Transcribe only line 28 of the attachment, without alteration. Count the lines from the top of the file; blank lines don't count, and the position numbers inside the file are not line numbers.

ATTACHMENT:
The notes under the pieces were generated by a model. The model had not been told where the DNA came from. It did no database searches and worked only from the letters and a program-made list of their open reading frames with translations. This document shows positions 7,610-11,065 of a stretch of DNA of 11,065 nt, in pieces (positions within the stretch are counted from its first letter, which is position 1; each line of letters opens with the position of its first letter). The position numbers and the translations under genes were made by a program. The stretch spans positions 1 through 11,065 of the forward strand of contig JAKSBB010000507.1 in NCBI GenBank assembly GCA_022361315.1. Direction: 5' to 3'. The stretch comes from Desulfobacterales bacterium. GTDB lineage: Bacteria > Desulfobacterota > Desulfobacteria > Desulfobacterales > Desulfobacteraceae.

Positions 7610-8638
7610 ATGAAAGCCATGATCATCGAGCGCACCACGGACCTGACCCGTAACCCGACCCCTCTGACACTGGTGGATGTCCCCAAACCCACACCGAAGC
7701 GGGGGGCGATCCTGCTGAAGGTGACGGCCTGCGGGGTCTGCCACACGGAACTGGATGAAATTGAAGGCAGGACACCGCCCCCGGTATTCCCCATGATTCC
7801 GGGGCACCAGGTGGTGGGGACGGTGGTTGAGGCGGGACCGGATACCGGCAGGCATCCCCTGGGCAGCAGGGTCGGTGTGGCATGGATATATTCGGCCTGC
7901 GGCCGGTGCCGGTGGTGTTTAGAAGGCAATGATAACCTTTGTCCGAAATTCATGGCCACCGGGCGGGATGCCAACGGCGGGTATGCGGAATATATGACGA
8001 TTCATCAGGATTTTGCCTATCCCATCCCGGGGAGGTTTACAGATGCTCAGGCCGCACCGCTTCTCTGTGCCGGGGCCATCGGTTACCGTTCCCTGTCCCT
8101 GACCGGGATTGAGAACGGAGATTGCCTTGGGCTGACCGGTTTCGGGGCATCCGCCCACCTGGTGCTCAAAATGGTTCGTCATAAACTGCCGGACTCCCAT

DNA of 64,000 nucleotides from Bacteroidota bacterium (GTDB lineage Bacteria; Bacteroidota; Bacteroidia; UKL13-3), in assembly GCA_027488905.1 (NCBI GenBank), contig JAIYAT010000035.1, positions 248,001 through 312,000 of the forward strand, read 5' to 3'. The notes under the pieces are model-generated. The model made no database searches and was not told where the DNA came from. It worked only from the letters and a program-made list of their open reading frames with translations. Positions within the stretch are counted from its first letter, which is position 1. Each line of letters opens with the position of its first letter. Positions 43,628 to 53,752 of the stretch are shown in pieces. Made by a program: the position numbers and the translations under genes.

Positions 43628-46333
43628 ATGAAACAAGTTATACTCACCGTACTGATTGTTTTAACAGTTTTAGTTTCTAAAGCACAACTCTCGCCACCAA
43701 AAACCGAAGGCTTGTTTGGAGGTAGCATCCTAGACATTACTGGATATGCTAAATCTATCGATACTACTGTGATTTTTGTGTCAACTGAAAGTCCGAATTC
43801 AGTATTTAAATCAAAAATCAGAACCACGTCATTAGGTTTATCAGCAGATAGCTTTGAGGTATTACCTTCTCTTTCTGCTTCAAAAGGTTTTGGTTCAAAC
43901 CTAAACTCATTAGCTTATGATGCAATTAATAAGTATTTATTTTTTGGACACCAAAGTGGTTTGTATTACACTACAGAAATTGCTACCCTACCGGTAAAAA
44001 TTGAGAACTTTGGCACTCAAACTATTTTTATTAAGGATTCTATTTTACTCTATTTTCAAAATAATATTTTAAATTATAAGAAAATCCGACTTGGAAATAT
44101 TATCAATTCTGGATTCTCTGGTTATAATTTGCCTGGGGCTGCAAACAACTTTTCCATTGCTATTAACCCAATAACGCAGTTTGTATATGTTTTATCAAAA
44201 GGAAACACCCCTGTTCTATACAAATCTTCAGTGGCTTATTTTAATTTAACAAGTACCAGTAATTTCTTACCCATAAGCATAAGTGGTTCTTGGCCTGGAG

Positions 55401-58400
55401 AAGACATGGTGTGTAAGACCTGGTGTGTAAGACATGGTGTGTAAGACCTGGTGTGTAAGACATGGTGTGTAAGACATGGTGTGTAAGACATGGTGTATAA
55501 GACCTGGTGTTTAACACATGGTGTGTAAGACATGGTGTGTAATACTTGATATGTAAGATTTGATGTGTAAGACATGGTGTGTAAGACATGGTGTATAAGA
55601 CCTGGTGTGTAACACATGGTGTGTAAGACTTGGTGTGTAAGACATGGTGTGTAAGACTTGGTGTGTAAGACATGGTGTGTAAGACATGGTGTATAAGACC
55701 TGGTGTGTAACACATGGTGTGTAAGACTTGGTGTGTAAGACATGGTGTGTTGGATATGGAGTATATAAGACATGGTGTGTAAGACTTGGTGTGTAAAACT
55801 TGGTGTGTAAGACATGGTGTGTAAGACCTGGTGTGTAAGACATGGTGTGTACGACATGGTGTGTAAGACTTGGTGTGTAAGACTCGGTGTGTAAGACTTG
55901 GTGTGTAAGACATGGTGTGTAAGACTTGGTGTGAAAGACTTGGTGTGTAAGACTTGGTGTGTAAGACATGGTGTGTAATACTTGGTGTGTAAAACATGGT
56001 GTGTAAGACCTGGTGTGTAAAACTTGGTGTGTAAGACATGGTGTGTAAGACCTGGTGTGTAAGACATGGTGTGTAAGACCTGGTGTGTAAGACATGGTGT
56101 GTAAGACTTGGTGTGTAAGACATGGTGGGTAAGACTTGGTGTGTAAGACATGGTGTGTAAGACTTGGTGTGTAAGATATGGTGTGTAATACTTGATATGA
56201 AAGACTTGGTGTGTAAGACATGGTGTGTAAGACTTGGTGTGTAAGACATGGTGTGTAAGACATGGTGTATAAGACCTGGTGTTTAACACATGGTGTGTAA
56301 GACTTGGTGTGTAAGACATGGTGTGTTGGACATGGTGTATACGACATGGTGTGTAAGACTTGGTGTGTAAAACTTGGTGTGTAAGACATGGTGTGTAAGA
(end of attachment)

56301 GACTTGGTGTGTAAGACATGGTGTGTTGGACATGGTGTATACGACATGGTGTGTAAGACTTGGTGTGTAAAACTTGGTGTGTAAGACATGGTGTGTAAGA